Interesting to see how one NBA "authority" views the value added by QRoss as he searches for a paying gig this fall. A "poor man's Bruce Bowen?" Perhaps on defense, but I'm not sure Q's FG% is up to BB's par (don't have the stats in front of me) and his assertion that Q "can hit an open shot" doesn't completely square with my recollection of Q's open looks this past season. When all is said and done, Q is a capable player who might (or might not) catch on somewhere, although I'm not quite sure the "list of potential suitors" is as long as the author might imagine. But he certainly seemed like a quality guy who worked hard to play to his max capabilities - it's just too bad his max capabilities weren't as vast as many others in the league.
From today's Hoopsworld:
"Every NBA season it seems you can find the majority of coaches in the league at one point or another whining about their lack of perimeter defense, and to be honest, who can blame them? Coaches get frustrated with players who are more concerned with putting up offensive numbers than they are with locking up opposing scorers. That's what makes it so curious former Clippers' swingman Quinton Ross is still a player without a home.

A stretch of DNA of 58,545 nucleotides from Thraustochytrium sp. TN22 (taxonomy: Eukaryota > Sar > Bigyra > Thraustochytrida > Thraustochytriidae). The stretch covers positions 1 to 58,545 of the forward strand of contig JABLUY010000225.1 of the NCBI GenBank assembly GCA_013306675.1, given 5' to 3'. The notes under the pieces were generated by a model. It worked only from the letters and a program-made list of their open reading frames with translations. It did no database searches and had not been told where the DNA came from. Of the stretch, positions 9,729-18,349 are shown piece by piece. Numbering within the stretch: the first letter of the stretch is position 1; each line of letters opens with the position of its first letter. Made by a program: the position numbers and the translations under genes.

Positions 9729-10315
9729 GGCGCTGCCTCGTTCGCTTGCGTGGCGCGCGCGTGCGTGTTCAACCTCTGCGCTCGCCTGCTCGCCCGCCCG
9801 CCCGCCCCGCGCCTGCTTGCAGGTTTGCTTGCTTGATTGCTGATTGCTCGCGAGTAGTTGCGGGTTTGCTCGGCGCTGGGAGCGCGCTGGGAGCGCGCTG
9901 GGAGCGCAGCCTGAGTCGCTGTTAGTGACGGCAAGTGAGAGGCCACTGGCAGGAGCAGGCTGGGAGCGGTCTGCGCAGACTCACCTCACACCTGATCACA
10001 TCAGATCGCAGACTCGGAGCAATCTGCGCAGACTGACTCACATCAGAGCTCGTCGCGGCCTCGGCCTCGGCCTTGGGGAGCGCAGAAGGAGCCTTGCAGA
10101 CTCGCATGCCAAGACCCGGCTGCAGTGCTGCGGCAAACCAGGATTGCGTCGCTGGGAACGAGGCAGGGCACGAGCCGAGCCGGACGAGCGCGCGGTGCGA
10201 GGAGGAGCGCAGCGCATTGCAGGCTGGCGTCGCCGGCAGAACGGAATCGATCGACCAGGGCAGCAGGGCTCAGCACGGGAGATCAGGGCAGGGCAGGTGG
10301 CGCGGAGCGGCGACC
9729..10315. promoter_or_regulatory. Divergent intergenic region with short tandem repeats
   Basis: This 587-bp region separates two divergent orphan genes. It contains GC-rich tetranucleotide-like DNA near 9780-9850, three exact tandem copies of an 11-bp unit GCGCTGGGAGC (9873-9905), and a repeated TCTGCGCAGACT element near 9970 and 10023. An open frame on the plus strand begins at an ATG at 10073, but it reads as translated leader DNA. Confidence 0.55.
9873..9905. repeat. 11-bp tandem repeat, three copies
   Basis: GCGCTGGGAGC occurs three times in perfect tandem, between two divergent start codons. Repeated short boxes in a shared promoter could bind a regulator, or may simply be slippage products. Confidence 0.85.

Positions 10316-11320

Ross can probably best be described as a poor man's Bruce Bowen. He takes pride in defending some of the best perimeter players on opposing teams, and like Bowen, can hit an open shot if opponents choose to leave him open on offense.
From a financial perspective, it's easy to understand why there are players who have been contributors in the past such as Bonzi Wells, Kirk Snyder, David Harrison, etc, without jobs due to the fact many GM's are hesitant to fill up their 14th and 15th roster spots because of economic concerns. With a player like Ross, though, whose primary strength is something that is not very high on the priority list of many NBA players, there are a number of teams who might regret not picking this guy up.
Ross could bring a dose of perimeter defense to the Los Angeles Lakers and could be the team's version of James Posey come playoff time. The Denver Nuggets, quite possibly the worst defensive team in the Association a season ago, could no doubt benefit from Ross' ability. Ross could also help improve the defense in Phoenix under new head coach Terry Porter.
The list of potential suitors goes on and on.
None of this is meant to imply Ross will be an All-Star anytime soon, but as we saw with Posey last season, sometimes role players who can defend are just the kind of players who help turn very good teams into championship teams. Sure economic times are tough, but there are more than a few owners who should consider pulling out their checkbooks and making sure Ross is in the fold before camp starts in less than two weeks."